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Layne Christensen Co  (NAS:LAYN) Cost of Goods Sold: \$492.7 Mil (TTM As of Oct. 2017)

Layne Christensen Co's cost of goods sold for the three months ended in Oct. 2017 was \$100.1 Mil. Its cost of goods sold for the trailing twelve months (TTM) ended in Oct. 2017 was \$492.7 Mil.

Cost of Goods Sold is directly linked to profitability of the company through Gross Margin. Layne Christensen Co's Gross Margin % for the three months ended in Oct. 2017 was 21.41%.

Cost of Goods Sold is also directly linked to Inventory Turnover. Layne Christensen Co's Inventory Turnover for the three months ended in Oct. 2017 was 4.94.

Historical Data

* All numbers are in millions except for per share data and ratio. All numbers are in their local exchange's currency.

Layne Christensen Co Annual Data

 Jan08 Jan09 Jan10 Jan11 Jan12 Jan13 Jan14 Jan15 Jan16 Jan17 Cost of Goods Sold 836.39 645.08 610.84 570.08 502.05

Layne Christensen Co Quarterly Data

 Jan13 Apr13 Jul13 Oct13 Jan14 Apr14 Jul14 Oct14 Jan15 Apr15 Jul15 Oct15 Jan16 Apr16 Jul16 Oct16 Jan17 Apr17 Jul17 Oct17 Cost of Goods Sold 97.12 207.39 86.28 98.87 100.14

Calculation

Cost of goods sold (COGS) refers to the Total Inventories costs of those goods a business has sold during a particular period.

Cost of Goods Sold for the trailing twelve months (TTM) ended in Oct. 2017 was 207.39 (Jan. 2017 ) + 86.283 (Apr. 2017 ) + 98.869 (Jul. 2017 ) + 100.14 (Oct. 2017 ) = \$492.7 Mil.

* All numbers are in millions except for per share data and ratio. All numbers are in their local exchange's currency.

Explanation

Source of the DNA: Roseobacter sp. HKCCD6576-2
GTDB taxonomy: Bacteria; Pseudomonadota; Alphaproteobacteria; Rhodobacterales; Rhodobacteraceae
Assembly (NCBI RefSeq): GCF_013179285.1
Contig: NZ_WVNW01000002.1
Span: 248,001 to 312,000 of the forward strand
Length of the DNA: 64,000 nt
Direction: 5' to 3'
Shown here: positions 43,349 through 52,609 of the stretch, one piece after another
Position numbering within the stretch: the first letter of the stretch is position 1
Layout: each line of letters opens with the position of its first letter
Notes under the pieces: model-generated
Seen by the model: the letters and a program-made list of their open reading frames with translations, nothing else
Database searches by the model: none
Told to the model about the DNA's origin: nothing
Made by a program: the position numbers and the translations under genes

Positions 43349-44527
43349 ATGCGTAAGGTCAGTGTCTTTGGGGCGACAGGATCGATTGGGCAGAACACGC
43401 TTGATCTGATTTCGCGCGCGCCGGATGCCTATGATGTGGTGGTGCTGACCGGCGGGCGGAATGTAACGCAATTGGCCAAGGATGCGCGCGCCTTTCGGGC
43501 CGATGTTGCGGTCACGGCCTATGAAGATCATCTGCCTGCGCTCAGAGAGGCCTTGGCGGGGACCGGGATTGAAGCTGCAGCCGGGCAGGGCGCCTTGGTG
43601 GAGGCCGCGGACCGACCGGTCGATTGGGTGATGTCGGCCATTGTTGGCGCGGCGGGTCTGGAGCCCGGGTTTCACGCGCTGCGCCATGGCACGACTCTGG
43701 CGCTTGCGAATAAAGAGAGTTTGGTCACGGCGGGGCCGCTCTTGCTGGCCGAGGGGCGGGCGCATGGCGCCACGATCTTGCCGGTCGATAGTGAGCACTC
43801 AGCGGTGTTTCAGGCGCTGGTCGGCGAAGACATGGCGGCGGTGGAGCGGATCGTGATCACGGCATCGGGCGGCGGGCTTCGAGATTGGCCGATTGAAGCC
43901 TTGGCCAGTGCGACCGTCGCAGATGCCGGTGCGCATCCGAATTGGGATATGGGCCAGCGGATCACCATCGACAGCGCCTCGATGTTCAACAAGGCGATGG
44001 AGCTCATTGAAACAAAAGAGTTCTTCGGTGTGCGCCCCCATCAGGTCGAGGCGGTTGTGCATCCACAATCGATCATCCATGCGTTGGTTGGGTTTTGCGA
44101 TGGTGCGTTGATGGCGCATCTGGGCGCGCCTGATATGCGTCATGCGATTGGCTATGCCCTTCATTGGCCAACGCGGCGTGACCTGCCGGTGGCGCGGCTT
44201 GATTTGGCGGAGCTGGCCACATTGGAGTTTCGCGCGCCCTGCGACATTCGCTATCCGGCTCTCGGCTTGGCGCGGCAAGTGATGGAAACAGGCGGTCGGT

Cost of Goods Sold is directly linked to profitability of the company through Gross Margin.

Layne Christensen Co's Gross Margin % for the three months ended in Oct. 2017 is calculated as:

 Gross Margin % = (Revenue - Cost of Goods Sold) / Revenue = (127.423 - 100.14) / 127.423 = 21.41 %

* All numbers are in millions except for per share data and ratio. All numbers are in their local exchange's currency.

A company that has a moat can usually maintain or even expand their Gross Margin. A company can increase its Gross Margin in two ways. It can increase the prices of the goods it sells and keeps its Cost of Goods Sold unchanged. Or it can keep the sales price unchanged and squeeze its suppliers to reduce the Cost of Goods Sold. Warren Buffett believes businesses with the power to raise prices have moats.

Cost of Goods Sold is also directly linked to another concept called Inventory Turnover:

Layne Christensen Co's Inventory Turnover for the three months ended in Oct. 2017 is calculated as:

 Inventory Turnover = Cost of Goods Sold / Total Inventories = 100.14 / 20.2635 = 4.94

* All numbers are in millions except for per share data and ratio. All numbers are in their local exchange's currency.

Inventory Turnover measures how fast the company turns over its inventory within a year. A higher inventory turnover means the company has light inventory. Therefore the company spends less money on storage, write downs, and obsolete inventory. If the inventory is too light, it may affect sales because the company may not have enough to meet demand.

Usually retailers pile up their inventories at holiday seasons to meet the stronger demand. Therefore, the inventory of a particular quarter of a year should not be used to calculate inventory turnover. An average inventory is a better indication.

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